The annual tradition of bagging fall leaves in the City of Jackson is now an activity of the past. Following approval from the Jackson City Council, residents will now be able to rake loose leaves to the curb for collection by the City’s Department of Public Works.
At a special city council meeting held Monday, Oct. 21, the council approved a plan to scrap the City’s bagged leaf pickup program in favor of a loose leaf collection. Previously, Jackson residents had to bag leaves and place them curbside for pickup by a contracted company. Residents are now allowed to rake their loose leaves into parkways, which is the area between street curbs and sidewalks, for collection by Public Works staff. Only loose leaves will be collected. Leaf piles that contain trash or yard waste will not be collected. We are also asking residents to not rake leaves past the curb into gutters. Having loose leaves on streets and gutters damages road surfaces and clogs storm drains.
While loose leaf collection has been conducted previously in Jackson, this is an entirely new approach. This new approach to leaf collection is made possible by the purchase of special equipment that vacuums up loose leaves. The purchase of two collection trailers that will be attached to DPW vehicles is happening immediately so leaf collection can begin in mid-November. Two trucks that have built-in collection equipment are also being purchased and will be available in spring 2020. The overall purchase cost of $631,414 will be spread out over 10 years. It will also be paid for by the $143,500 that the City already allocates annually for leaf collection.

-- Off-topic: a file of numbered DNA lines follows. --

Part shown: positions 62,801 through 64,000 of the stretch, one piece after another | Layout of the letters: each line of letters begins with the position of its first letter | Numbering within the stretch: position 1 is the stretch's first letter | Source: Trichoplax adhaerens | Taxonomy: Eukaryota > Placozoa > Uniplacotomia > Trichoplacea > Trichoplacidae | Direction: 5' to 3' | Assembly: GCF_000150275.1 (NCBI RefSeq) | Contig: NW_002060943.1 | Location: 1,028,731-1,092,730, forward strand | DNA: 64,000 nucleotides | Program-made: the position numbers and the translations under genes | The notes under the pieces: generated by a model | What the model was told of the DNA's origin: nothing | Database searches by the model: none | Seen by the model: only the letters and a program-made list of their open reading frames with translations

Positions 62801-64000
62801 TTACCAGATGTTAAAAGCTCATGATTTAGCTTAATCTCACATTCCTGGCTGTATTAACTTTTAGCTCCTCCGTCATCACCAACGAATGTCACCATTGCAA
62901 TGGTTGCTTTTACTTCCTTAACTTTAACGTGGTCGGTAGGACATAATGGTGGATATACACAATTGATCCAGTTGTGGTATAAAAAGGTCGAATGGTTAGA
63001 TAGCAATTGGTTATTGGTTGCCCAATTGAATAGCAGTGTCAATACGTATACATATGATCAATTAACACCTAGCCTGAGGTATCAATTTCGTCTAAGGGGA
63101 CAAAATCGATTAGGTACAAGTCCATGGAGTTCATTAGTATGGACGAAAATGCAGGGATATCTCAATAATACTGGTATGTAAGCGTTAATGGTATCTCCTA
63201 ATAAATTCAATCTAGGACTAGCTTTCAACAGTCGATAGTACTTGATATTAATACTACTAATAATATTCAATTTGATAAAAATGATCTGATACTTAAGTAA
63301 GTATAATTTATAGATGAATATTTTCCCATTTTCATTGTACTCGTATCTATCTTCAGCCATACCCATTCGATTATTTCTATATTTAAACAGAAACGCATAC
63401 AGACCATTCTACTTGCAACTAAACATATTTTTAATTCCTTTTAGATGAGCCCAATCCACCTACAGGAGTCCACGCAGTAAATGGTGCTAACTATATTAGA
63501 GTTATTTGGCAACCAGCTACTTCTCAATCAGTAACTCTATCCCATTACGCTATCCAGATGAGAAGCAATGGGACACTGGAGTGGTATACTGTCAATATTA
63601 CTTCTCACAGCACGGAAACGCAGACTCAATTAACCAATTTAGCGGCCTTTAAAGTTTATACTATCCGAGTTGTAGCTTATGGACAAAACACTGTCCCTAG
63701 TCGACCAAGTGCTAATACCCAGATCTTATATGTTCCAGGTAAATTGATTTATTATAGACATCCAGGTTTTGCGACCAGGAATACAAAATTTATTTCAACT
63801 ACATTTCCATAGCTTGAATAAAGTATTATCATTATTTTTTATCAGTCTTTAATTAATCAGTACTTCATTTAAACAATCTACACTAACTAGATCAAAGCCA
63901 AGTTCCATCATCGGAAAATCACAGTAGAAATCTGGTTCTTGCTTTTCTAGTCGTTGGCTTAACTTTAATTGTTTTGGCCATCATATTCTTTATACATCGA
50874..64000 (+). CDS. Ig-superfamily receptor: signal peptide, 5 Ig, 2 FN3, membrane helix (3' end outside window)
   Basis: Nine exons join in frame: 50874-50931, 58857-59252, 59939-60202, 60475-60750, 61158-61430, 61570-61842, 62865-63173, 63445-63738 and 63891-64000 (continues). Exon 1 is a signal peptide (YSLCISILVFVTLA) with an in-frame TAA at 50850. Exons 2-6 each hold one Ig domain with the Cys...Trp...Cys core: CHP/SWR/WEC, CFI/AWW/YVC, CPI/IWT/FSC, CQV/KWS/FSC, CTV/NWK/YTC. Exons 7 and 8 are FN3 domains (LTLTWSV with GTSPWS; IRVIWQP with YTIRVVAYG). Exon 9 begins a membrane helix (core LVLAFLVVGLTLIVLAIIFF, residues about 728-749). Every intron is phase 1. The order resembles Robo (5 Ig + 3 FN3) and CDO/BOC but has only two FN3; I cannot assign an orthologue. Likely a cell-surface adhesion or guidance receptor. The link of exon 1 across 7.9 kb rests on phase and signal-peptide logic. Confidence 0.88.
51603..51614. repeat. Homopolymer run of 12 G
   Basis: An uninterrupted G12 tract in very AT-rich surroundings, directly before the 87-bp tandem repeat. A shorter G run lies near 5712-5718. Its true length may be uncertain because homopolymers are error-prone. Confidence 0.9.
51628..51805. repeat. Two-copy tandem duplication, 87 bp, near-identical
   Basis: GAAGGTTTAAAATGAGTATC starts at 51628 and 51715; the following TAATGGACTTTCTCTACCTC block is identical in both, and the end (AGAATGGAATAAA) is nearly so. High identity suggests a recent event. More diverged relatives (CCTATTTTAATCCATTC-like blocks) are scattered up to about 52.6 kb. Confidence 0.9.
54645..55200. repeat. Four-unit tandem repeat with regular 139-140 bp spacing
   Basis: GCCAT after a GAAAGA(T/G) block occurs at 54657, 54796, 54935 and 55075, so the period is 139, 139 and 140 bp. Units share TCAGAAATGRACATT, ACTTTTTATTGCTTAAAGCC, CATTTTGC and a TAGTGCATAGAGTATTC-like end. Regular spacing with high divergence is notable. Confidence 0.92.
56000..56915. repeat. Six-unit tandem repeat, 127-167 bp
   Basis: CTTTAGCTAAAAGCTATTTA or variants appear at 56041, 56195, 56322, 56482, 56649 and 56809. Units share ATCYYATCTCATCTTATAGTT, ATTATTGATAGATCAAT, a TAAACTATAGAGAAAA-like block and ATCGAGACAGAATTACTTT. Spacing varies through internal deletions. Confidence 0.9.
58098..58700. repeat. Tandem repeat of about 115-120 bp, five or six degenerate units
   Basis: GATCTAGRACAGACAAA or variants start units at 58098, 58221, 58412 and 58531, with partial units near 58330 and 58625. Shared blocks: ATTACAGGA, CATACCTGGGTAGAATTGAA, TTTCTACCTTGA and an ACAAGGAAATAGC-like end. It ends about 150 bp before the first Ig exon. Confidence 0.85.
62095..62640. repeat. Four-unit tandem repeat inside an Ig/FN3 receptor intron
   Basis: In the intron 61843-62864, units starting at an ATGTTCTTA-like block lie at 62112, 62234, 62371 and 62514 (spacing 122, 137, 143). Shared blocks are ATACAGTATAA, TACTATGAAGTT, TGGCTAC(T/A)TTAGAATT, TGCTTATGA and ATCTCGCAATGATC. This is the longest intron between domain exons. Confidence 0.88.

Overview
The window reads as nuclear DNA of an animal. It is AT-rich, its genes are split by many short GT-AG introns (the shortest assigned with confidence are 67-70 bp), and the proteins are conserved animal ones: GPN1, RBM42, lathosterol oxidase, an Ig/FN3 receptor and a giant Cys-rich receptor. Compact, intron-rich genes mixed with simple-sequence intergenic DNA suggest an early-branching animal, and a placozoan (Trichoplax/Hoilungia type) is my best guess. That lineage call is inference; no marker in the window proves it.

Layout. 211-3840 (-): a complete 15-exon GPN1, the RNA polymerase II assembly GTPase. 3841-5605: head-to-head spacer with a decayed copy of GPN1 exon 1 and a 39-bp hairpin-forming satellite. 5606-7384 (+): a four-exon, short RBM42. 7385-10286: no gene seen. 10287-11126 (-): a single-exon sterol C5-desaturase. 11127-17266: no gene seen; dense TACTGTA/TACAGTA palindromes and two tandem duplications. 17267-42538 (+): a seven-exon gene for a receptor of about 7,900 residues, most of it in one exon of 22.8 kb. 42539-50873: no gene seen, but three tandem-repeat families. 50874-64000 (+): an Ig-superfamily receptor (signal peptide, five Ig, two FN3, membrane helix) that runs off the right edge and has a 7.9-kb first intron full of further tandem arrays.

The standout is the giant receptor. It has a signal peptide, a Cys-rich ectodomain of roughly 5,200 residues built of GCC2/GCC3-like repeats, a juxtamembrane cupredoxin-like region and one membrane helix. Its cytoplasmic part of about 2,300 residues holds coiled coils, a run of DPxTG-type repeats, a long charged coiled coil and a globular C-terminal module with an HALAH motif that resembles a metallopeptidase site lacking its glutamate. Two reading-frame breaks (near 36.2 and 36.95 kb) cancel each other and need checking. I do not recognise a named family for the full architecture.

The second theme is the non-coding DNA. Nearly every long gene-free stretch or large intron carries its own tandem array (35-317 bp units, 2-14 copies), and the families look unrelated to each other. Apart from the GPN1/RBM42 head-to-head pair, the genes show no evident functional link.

The bagged leaf pickup program had been going on in the City of Jackson for several years. However, City officials have been researching alternatives after receiving feedback from residents about how the collection could be done more conveniently. The plan to switch to loose leaf pickup was recently proposed after new equipment became readily available for purchase. City Engineer Jon Dowling says this new approach will benefit the city. “Some residents have so many leaves they end up filling more than 100 bags every fall. This new approach makes fall cleanups a lot easier on residents, and it can be done for the equivalent cost of what we’re already doing,” Dowling said.
City staff are now making plans to start the new leaf collection in mid-November. The collection is expected to take place through December. Residents will be notified through mailers, CodeRED notifications, the City’s website and City social media platforms about when and where the collection is happening.
Watch this video to learn more about the new leaf program: